What is a “desktop” appraisal?

A “desktop” appraisal is a qualified appraisal performed without a physical inspection of the subject property. Information on the property may be provided by the client to an appraiser, obtained by an appraiser from a previous appraisal or public sources, or a combination of both.

What to know about a “desktop” appraisal?

Regardless of the source of information, the reporting is going to have a clear qualifying statement that no physical inspection has occurred at the effective date and the appraiser has relied on information believed to be true. The appraiser will look to verify any information from applicable sources regarding the property however; reliance on third party information will certainly occur and be clearly stated in the report in the form of an Extraordinary Assumption, Hypothetical Condition, and an Extraordinary Limiting Condition.

What considerations should be examined to validate the applicability of a “desktop” appraisal?

One of the first considerations prior to arranging a “desktop” appraisal would be the use of the report. While you may be the client of record, clients often have third parties that would rely on the reporting for a variety of uses such as asset based financing or insurance placement. It is imperative that you confirm with all additional users to ensure a qualified report without inspection would be sufficient for the intended use.

The second consideration one needs to make is to ensure that the required information can be gathered completely and accurately and provided to the appraiser. When completing a “desktop” appraisal an appraiser will have a significantly larger data request regarding the specified property, as the appraiser is not physically inspecting the assets themselves. The client would be responsible to be the “eyes” of the appraiser meaning someone on site will need to gather information such as plans, specifications, photographs, etc. of the subject property.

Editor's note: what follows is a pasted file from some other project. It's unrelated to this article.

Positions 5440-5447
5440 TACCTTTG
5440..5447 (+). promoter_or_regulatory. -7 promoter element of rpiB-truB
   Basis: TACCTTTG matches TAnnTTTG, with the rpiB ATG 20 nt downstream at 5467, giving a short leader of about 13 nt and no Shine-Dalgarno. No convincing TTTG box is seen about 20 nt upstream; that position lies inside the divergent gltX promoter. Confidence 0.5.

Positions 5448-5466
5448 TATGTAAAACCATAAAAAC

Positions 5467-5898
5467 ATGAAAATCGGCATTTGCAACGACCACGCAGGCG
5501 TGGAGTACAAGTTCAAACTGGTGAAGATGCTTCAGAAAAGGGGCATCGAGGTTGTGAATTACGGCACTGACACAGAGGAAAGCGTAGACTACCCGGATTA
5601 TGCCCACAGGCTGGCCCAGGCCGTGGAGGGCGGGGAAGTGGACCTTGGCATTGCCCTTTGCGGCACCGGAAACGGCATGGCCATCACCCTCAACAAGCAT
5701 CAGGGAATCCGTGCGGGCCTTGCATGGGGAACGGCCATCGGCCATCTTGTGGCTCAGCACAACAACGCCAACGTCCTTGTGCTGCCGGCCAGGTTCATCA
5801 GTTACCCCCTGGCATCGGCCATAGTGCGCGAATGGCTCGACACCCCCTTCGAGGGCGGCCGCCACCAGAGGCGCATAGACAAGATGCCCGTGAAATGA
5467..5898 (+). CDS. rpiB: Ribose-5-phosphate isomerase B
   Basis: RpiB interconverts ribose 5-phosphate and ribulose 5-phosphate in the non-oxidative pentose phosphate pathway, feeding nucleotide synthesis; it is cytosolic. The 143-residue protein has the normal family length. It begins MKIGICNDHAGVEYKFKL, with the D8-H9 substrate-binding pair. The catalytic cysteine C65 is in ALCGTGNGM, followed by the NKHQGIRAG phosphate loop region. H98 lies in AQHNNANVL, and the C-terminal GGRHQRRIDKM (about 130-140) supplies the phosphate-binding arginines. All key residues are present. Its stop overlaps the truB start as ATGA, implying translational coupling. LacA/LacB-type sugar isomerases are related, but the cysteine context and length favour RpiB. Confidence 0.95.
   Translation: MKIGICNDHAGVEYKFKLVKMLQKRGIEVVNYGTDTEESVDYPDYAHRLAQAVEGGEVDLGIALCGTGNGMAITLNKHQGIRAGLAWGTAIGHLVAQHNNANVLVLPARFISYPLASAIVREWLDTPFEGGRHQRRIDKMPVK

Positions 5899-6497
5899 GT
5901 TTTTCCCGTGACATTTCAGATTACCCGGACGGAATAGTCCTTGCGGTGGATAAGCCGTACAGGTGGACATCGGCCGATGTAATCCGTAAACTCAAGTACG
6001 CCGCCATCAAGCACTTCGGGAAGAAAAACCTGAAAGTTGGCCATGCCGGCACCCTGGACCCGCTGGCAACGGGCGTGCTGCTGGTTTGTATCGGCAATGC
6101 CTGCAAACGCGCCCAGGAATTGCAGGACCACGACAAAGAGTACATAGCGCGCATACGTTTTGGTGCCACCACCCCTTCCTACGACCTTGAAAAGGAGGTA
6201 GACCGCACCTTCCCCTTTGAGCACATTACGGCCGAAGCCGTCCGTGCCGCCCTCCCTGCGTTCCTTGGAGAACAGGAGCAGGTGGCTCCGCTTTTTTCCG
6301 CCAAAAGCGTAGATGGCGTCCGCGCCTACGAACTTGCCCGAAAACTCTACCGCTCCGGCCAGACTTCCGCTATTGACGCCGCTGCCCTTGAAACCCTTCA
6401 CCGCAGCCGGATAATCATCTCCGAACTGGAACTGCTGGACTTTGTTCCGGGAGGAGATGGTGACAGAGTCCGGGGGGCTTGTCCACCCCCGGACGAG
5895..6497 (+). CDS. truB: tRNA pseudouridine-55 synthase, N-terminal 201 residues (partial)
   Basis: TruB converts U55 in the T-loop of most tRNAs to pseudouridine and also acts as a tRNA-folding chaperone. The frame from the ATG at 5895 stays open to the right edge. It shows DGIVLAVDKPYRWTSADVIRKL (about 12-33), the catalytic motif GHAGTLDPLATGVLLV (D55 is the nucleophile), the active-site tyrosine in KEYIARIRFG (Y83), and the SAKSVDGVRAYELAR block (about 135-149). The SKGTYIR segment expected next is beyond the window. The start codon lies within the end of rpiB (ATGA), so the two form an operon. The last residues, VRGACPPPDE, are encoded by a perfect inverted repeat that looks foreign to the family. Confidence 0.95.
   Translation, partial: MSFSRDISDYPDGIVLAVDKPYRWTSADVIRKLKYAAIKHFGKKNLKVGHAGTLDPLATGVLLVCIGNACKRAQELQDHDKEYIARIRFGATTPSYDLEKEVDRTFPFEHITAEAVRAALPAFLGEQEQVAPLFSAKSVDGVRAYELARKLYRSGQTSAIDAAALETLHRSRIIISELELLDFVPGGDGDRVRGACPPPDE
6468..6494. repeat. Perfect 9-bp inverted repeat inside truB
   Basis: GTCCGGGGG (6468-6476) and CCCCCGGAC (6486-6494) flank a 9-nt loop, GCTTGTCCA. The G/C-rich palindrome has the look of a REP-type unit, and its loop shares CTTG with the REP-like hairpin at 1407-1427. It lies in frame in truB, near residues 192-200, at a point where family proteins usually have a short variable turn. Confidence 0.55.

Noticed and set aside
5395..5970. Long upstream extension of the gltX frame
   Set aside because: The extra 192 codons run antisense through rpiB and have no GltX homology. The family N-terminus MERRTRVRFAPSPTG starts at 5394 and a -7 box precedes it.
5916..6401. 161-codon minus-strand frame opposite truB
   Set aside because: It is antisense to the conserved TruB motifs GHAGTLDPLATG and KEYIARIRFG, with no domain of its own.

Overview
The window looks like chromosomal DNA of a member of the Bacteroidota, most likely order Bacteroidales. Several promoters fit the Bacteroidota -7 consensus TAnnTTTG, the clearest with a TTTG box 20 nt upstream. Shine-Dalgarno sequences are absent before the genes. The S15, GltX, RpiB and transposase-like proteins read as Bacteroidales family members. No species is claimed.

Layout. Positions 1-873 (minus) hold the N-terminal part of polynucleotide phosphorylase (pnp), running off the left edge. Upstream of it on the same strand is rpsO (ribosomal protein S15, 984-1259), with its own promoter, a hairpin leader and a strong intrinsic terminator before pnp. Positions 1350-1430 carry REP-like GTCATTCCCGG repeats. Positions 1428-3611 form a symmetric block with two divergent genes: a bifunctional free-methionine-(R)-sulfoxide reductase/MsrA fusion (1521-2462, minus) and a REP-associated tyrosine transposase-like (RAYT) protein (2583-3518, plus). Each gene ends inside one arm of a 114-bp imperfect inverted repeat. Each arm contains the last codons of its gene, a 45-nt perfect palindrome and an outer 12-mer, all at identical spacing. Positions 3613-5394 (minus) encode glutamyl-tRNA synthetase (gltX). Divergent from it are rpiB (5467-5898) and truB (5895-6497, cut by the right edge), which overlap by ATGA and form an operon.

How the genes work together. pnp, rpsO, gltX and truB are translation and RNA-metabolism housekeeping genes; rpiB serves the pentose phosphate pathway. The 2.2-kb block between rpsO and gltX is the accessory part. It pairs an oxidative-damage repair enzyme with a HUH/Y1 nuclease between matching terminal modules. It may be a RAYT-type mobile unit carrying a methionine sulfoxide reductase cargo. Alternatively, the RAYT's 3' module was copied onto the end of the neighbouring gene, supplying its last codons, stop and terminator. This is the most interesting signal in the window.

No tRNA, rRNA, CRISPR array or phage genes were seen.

When does a “desktop” appraisal fit?

The often misnomer around “desktop” appraisals is that it is a cheaper appraisal option. If the reason you are considering a “desktop” appraisal were to save cost, we would recommend reconsidering. A “desktop” appraisal may save the time associated with the inspection process; however, that time is typically entirely offset in coordinating data collection and reviewing and verifying the information to complete the reporting. Often the professional fees associated with a “desktop” appraisal can be identical to a full appraisal unless very good asset records and property information already exists. Where assets are remote in nature, the “desktop” option does assist with cost savings involved with travel and disbursements.

Some areas where a “desktop” appraisal may be a good fit would be as follows:

  • Assets that have been previously (and recently) inspected/appraised and an update is required;
  • Assets whose location are significantly remote or significantly spread out, however the assets are similar in nature or scope;
  • Assets where access simply cannot be provided due to restrictions for entry;
  • Farmland during the winter when the subject property (eg. the land) is buried in snow and thus is hidden from sight.


A “desktop” appraisal is a useful tool an appraiser has to complete a appraisal for a client with unique circumstances around access to their assets. If you are considering if a “desktop” appraisal will work for your current appraisal needs, you should consider all users of the reporting (you don’t want to go back after the appraisal because your user will not accept the reporting), as well as your ability to provide the appraiser all relevant information on the property. When the circumstances as well as the use aligns, a “desktop” appraisal may be the right appraisal fit for you or your client’s needs.

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